New associate dean to bolster behavioural economics at UTS
Professor Michelle Baddeley, a leading expert in behavioural economics and finance, has joined UTS Business School.
Professor Michelle Baddeley, a leading expert in behavioural economics and finance, has been appointed Associate Dean (Research and Development) at UTS Business School, bringing a wealth of experience and achievement to the role.
Professor Baddeley was previously Director of the Institute for Choice at the University of SA, a world-leader in the development of methodologies for understanding and predicting human behaviour, helping governments and organisations develop effective policy.
“I am excited to be joining UTS Business School as Associate Dean (Research and Development), especially because of all the terrific experimental work happening at UTS, as well as in Sydney more broadly, and the great behavioural experimental community here,” says Professor Baddeley.
“It is also wonderful news that UTS Business School is launching Sydney’s first Graduate Certificate in Behavioural Economics in 2020, led by economics Professor Lionel Page, which will expand to a Master of Behavioural Economics in 2021,” she says.
The new course will introduce students to the rapidly expanding field of behavioural economics, including an understanding of heuristics and biases in individual decision-making, and implications for financial decision-making, health, education, and the environment.
Professor Baddeley is an Honorary Professor with the Institute for Global Prosperity, University College London, an Associate Fellow with the Cambridge Centre for Science and Policy, and an Associate Researcher with the Energy Policy Research Group, University of Cambridge.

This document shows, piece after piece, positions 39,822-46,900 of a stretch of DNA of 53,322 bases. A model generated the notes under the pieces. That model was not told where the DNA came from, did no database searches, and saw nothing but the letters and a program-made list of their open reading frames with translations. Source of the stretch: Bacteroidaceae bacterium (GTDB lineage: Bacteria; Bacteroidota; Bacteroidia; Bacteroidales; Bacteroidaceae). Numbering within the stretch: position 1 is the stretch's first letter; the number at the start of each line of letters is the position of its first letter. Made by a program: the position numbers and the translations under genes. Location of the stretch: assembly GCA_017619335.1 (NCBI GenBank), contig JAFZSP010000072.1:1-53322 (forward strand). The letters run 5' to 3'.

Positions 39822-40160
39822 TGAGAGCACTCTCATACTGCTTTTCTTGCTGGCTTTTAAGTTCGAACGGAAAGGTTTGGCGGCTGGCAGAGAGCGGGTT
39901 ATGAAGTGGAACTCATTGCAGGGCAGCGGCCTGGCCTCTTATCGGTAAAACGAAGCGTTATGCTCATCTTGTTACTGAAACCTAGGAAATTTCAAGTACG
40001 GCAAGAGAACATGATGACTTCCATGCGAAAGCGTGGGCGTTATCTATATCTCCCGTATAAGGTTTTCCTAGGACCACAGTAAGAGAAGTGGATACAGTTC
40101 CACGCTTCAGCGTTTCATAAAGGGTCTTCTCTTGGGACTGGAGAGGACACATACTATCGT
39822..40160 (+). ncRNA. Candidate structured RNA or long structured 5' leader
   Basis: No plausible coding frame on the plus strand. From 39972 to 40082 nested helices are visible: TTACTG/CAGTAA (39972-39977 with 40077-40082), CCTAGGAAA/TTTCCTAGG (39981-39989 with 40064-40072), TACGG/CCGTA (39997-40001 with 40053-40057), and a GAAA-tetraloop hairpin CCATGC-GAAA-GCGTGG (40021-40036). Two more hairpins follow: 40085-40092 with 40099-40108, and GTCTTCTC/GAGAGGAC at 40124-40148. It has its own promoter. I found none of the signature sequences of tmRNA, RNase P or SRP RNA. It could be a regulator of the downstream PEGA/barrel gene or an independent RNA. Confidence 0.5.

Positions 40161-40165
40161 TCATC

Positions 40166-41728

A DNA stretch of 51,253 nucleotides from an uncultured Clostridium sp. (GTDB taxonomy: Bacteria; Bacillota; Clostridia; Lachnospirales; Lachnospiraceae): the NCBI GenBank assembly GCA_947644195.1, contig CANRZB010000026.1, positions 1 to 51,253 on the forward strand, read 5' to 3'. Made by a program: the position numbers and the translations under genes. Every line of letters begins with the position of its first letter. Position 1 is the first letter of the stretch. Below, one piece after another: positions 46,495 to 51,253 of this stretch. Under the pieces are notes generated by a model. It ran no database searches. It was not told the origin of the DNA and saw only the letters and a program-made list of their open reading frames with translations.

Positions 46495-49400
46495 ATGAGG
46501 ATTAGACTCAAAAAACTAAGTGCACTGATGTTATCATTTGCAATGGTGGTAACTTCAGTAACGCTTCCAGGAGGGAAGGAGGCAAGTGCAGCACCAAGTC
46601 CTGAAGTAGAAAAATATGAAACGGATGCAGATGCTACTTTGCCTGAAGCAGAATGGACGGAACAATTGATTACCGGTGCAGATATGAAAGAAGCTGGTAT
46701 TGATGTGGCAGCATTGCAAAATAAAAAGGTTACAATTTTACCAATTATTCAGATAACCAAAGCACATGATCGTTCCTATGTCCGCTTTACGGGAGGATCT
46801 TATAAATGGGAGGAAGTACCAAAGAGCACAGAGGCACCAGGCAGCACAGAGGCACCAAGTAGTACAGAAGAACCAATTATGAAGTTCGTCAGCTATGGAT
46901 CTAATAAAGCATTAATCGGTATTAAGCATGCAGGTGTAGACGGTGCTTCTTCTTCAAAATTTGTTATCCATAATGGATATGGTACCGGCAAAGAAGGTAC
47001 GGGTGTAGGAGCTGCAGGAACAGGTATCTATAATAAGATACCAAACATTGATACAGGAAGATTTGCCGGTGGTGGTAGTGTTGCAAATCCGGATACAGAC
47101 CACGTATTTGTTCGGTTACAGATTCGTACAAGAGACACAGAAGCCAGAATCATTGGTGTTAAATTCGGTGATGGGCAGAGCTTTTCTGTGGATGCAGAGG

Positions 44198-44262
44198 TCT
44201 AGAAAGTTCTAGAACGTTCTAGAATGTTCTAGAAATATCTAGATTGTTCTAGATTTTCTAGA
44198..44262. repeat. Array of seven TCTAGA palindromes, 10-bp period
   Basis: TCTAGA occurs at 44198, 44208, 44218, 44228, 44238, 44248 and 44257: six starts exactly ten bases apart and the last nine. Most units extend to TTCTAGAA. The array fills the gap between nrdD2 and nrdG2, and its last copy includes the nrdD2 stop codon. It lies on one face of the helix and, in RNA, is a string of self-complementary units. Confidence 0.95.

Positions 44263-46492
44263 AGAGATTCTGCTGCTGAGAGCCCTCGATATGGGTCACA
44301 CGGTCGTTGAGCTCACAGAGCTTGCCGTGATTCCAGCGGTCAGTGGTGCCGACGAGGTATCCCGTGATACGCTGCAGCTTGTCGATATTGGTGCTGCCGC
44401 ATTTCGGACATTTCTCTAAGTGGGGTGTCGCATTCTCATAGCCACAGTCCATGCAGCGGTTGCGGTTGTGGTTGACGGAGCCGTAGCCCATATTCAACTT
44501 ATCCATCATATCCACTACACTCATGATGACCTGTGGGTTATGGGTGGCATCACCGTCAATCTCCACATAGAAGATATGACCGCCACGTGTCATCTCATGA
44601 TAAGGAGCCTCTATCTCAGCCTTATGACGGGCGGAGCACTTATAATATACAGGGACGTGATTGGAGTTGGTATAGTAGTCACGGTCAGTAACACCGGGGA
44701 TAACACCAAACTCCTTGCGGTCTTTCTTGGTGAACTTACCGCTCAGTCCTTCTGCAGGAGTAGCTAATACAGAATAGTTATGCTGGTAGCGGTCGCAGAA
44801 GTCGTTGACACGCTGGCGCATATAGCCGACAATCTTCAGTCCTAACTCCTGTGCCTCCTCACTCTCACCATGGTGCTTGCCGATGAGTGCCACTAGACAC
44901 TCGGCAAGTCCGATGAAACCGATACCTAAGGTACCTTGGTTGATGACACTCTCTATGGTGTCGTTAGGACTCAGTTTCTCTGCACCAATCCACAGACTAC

She is also President-Elect of the Society for the Advancement of Behavioural Economics and Editor-in-Chief of the Journal of Behavioral Economics for Policy. Her research focuses on social decision-making, behavioural macroeconomics, labour economics, energy and the environment.
She recently presented a paper ‘Behavioural insights for energy and the environment’ at the 2019 CPMD Workshop on Behavioural Insights for Policy and Business, hosted by the UTS Economics department.
“My interests are very much around the development of practical policy insights based on research, especially policy related to energy and the environment,” she says.
She is a research co-investigator on the 2017-22 UK Economic and Social Research Council Global Challenges Research Fund project RELIEF, a £4.1 million collaboration to illuminate barriers to employment and wellbeing for refugees and other vulnerable groups in developing economies.
Professor Baddeley has authored a number of books, including most recently Behavioural Economics and Finance, Copycats and Contrarians – Why We Follow Others and When We Don’t and Behavioural Economics – A Very Short Introduction.
Research in the field of behavioural economics has led governments in Australia, the UK and US to create teams that apply behavioural insights to public policy. Read more about projects undertaken by the NSW Department of Premier and Cabinet Behavioural Insights team here.